Kicking off the White House Tribal Nations Conference this week with references to federal/tribal partnering on climate change impacts was perhaps an encouraging gesture by Department of Interior Secretary Jewell, but as Affiliated Tribes of Northwest Indians President Fawn Sharp remarked, American Indian tribes need more than gestures and promises.
Calling upon Obama to establish a formalized and permanent intergovernmental framework between the tribes and the United States to address revenue restoration and trust reform, Quinault Indian Nation President Sharp said it is time for the mistreatment and cheating of American Indians by the U.S. Government to stop. Noting that the United States was the last government in the world to sign the UN Declaration on the Rights of Indigenous Peoples, even then, Sharp says, the U.S. State Department denied UNDRIP provisions affirming the principle that Indigenous peoples must directly participate in developing policies and actions that affect their rights and interests.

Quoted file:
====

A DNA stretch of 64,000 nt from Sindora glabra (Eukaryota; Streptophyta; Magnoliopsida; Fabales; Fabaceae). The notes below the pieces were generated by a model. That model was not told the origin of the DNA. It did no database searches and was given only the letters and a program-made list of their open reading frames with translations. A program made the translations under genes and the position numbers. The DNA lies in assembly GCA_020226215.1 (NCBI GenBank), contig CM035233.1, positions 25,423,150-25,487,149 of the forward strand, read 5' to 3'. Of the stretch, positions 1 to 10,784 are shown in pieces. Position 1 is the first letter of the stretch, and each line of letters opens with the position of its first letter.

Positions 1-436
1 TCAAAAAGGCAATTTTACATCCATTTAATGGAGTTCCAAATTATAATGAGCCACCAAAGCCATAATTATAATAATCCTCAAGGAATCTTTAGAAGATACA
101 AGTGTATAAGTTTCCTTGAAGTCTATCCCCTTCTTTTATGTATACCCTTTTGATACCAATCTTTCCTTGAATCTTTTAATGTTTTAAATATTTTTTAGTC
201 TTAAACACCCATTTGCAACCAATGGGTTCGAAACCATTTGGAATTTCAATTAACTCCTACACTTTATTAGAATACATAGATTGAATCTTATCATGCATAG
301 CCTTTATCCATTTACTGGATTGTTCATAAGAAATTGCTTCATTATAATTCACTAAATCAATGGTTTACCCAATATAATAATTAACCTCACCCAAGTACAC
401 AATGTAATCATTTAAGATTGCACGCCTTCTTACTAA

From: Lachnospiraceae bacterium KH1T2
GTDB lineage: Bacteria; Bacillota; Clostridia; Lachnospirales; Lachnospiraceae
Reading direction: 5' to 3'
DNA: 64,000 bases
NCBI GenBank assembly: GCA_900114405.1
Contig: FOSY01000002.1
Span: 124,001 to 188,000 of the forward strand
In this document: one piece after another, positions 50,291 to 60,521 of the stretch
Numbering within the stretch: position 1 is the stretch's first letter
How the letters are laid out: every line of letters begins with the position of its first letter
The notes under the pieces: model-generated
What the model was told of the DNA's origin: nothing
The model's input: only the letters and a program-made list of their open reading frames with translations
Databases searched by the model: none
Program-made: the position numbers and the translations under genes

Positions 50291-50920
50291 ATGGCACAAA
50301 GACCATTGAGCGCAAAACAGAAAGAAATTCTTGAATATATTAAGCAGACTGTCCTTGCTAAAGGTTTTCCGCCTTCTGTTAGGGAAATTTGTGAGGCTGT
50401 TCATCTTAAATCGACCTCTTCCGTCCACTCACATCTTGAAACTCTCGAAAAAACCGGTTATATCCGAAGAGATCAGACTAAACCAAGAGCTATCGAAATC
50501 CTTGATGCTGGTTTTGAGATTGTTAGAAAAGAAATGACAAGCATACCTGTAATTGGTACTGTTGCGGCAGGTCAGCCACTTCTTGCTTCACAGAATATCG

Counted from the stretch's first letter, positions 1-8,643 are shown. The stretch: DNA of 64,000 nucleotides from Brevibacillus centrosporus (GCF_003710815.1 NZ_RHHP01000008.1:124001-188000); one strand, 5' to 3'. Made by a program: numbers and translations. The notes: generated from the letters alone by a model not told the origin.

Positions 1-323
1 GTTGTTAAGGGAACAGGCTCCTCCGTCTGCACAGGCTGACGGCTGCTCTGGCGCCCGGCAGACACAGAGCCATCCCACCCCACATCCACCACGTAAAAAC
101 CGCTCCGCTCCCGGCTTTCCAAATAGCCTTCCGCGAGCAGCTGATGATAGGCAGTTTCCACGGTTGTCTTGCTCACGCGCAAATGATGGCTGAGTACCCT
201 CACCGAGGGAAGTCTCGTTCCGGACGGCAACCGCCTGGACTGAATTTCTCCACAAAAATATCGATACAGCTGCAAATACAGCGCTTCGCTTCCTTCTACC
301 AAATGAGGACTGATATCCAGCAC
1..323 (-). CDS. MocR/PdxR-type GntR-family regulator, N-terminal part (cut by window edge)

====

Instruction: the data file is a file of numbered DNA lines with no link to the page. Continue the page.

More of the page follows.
As Sharp observed, Indians pay as much in taxes as they receive in federal payments under treaties and compacts, so the fact non-Indian US citizens receive 50 times the benefits that American Indian citizens receive means recent federal health and education cuts to tribes are topics to be raised at the September 2014 UN World Conference on Indigenous Peoples. According to a press release by the National Congress of American Indians, trust and treaty-breaking cuts and short funding of tribal contracts and compacts — by which tribes administer federal programs — demonstrate an utter failure of the federal government to uphold its commitments. Given that in 2009 President Obama celebrated his administration’s settlement of tribal mineral, oil and gas royalties — systematically stolen by the Department of Interior — for pennies on the dollar, tribal leaders probably shouldn’t get their hopes up that Obama will significantly shift the centuries old paradigm of cheating American Indians.
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